Crowsnest Pass Herald – Kimberley Massey

Alberta-born folk/roots musician Joshua Cockerill performed at the Blackbird Cafe in Coleman on Wednesday, November 10, drawing in over 50 people and effectively filling every seat in the intimate coffee shop.
The eclectic stylings and adornments of the Blackbird offered an appropriate backdrop for the diverse range and styles of Cockerill’s songs, while the intimate seating arrangement and mellow lighting set his audience at ease.
Springing from hauntingly romantic and, at times, even desperate love songs one moment, into high-energy dance tunes the next, Cockerill showcased his own talents and repertoire, as well as that of his band mates.
Coleman marked the seventh stop on his two-week Canadian tour, and also fell on the evening of the one-year anniversary of the release of his debut album, “The Trick with Your Heart I’m Learning to Do”.
“I can’t think of a nicer place to spend it,” said Cockerill. “This place really puts the “hip” in Coleman, that’s for sure.”
Three stops remained in the tour: Saskatoon on November 12, and Weyburn, Sask on November 13, before landing back at The Cameron House in Toronto on November 17, where the band has been serving a weekly residency in support of the album.
Cockerill said while Toronto has offered and afforded him the opportunity to produce his album and to make a name for himself, “coming back West feels like coming home.”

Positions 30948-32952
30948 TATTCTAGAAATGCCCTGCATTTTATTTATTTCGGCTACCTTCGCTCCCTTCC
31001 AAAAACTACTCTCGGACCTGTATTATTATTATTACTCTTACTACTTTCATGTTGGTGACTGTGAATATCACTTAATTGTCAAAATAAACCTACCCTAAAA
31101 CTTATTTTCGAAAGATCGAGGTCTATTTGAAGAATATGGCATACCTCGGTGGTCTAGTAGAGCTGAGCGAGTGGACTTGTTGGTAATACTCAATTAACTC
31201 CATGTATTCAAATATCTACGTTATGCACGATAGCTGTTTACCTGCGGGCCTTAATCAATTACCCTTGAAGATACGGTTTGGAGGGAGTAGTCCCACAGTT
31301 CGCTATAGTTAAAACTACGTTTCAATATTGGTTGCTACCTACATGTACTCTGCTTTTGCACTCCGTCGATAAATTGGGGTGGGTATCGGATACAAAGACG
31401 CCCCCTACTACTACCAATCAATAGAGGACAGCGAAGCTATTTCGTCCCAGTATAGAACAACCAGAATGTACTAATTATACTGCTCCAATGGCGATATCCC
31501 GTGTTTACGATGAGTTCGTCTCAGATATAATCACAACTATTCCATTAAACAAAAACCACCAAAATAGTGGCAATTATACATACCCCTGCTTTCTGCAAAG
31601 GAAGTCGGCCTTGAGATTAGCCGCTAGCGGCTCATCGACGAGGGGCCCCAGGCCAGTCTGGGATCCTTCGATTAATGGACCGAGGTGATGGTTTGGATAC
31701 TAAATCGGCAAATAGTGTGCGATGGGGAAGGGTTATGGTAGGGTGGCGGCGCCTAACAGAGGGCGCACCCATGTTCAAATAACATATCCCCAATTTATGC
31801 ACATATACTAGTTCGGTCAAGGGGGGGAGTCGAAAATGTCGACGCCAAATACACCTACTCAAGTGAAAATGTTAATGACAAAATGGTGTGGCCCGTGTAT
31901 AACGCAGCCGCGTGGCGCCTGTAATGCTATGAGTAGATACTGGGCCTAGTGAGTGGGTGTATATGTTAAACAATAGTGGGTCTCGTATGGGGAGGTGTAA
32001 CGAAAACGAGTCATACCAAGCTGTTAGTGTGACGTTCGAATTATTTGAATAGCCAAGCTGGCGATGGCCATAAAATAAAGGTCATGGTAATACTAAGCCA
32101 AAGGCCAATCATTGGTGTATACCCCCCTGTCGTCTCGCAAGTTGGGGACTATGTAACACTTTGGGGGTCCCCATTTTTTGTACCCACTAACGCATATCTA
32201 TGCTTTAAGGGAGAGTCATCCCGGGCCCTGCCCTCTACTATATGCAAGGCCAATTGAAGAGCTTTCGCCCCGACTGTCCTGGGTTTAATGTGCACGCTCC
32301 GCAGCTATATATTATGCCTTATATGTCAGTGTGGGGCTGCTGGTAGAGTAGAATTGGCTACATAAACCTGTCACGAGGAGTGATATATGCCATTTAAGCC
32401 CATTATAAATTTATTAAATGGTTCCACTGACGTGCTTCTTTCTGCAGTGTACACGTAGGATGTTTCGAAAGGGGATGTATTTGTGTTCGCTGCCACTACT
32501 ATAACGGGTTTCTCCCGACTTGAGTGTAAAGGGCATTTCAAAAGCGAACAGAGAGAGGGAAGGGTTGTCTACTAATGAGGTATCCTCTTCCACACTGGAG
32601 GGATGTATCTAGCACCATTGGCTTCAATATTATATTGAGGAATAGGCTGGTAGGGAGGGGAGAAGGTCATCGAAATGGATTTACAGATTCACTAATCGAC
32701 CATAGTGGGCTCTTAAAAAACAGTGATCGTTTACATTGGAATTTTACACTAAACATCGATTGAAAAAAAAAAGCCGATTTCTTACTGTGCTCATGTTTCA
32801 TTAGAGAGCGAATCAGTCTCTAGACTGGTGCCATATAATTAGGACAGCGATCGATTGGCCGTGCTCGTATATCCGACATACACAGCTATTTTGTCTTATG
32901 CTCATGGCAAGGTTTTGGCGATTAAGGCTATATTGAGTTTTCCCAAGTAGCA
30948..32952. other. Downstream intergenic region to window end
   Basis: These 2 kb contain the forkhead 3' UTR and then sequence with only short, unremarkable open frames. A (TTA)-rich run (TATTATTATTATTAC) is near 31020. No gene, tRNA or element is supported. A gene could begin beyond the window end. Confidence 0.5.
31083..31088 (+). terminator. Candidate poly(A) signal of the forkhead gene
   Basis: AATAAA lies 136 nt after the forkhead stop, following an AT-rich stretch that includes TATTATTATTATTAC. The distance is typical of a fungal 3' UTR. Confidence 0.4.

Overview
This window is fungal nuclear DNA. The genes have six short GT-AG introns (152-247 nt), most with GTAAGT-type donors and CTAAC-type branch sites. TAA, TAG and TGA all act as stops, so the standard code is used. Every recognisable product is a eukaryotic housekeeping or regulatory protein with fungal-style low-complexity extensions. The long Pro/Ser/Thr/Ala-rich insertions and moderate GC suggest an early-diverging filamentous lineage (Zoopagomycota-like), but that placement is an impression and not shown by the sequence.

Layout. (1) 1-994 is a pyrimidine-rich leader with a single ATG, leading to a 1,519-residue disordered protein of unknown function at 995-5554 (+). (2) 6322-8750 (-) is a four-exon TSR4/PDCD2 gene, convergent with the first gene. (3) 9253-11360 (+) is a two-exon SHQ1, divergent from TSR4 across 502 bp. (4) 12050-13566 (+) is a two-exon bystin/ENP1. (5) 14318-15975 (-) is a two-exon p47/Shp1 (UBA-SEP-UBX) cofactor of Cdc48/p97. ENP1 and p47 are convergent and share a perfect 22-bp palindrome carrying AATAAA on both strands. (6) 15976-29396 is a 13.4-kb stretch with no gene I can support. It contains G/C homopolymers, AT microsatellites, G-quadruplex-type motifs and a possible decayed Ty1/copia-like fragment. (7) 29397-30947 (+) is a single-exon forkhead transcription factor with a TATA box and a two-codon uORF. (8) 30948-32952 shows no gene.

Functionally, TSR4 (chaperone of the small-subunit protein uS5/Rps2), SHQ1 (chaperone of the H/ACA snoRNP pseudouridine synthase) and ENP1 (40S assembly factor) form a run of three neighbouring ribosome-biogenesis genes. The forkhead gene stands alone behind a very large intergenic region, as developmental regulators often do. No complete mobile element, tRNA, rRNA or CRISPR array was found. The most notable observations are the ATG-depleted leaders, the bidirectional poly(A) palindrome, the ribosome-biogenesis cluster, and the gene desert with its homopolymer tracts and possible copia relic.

“I’m a Calgary boy,” he said with a smirk.
Many of the songs on the album, and ones he is currently working on, feature imagery with which Albertans in general, and Calgarians in specific are all too familiar, including: Nose Hill Park, the Bow River, the Rocky Mountains, vast expanses of prairie, and the big blue Alberta sky.
In addition to performing original songs (both with accompaniment from his band , and also a handful of solo acoustic numbers), Cockerill also performed a couple of borrowed hits by the likes of the Beatles and Bruce Springsteen.
Between songs, he would offer observations, as well as personal anecdotes, including one from this past summer.
Cockerill says he was playing a “tweener” set at Ontario’s Mariposa Music Festival between the two closing acts, and explained how he dealt with the nerves and anxiety generated from the anticipation of performing solo for nearly 10,000 people.
Cockerill’s album features appearances by artists such as Serena Ryder, Justin Rutledge, and Dustin Bentall, and has worked its way into the top ten Folk/Roots charts for various college radio station across the country, in addition to receiving regular play from CBC Radio.